A Chrysler 300C Sedan SRT-8 6.1 HEMI V8 is on display at the Geneva Motor Show. (Photo : Reuters)
The United States filed a trade complaint against China for putting disproportionate duties of more than $3.3 billion on U.S. auto exports, mainly General Motors and Chrysler Group products.
The White House today distributed a fact sheet, revealing that Chinese duties cover more than 80% of U.S. vehicle exports to China that include Sports Utility Vehicles made in America.
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China imposed higher duties after knowing that United States has provided subsidies to bailout GM and Chrysler, $49.5 billion and $12.5 billion respectively. In response to China’s action, U.S. Trade Representative Ron Kirk has filed a case against China with the World Trade Organization.
“As we have made clear, the Obama administration will continue to fight to ensure that China does not misuse its trade laws and violate its international trade commitments to block exports of American-made products,” Kirk said.
“American auto workers and manufacturers deserve a level playing field and we are taking every step necessary to stand up for them,” Kirk added.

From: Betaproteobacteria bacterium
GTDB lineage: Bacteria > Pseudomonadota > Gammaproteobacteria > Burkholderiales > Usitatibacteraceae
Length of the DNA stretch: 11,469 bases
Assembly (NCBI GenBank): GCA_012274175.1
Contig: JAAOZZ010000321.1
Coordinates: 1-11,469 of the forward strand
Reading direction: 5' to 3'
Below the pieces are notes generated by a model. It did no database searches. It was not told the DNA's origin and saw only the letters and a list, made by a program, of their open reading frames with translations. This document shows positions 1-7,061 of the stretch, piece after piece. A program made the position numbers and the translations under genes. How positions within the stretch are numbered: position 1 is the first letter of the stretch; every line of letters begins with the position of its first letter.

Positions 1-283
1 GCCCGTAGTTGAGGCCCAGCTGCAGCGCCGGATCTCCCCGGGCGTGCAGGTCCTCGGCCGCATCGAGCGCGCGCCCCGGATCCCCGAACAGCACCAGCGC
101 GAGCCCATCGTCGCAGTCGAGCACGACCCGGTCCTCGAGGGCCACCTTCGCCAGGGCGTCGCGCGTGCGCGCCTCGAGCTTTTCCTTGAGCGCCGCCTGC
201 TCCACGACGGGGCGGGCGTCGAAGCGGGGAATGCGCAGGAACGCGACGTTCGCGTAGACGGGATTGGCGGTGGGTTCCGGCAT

In May 2011, China's Ministry of Commerce probed into the selling of imported U.S.-built cars, finding that they were sold at a price lower than fair and doubted if U.S. had dumped them into China given that American government also gave subsidies to them. China started to impose penalties from December, putting anti-dumping duties on about 92,000 large-engine vehicles and SUVs China imported from U.S.A. each year.
The United States claims China started the investigations without enough evidence and did not look into the evidence objectively.
Higher duties has great impact on imports of vehicles made by GM and Chrysler concerning the large amount of bailout U.S. government provided to them in exchange for stake share of the companies.
President Barack Obama will emphasize the effort next Thursday at a campaign stop in Toledo as he begins a two-day bus tour that will stress the administration's big consideration for the U.S. auto industry.
Republican presidential candidate Mitt Romney made a vow, saying that he would not be soft on China as Obama had been and he would mark it as a currency manipulator on his first day in office. He has also heavily chastised government secret bailout of GM and Chrysler.
U.S. file against China to WTO will bring about a 60-day talk in order to settle the dispute. If the talk cannot work, U.S. can request WTO judges to rule.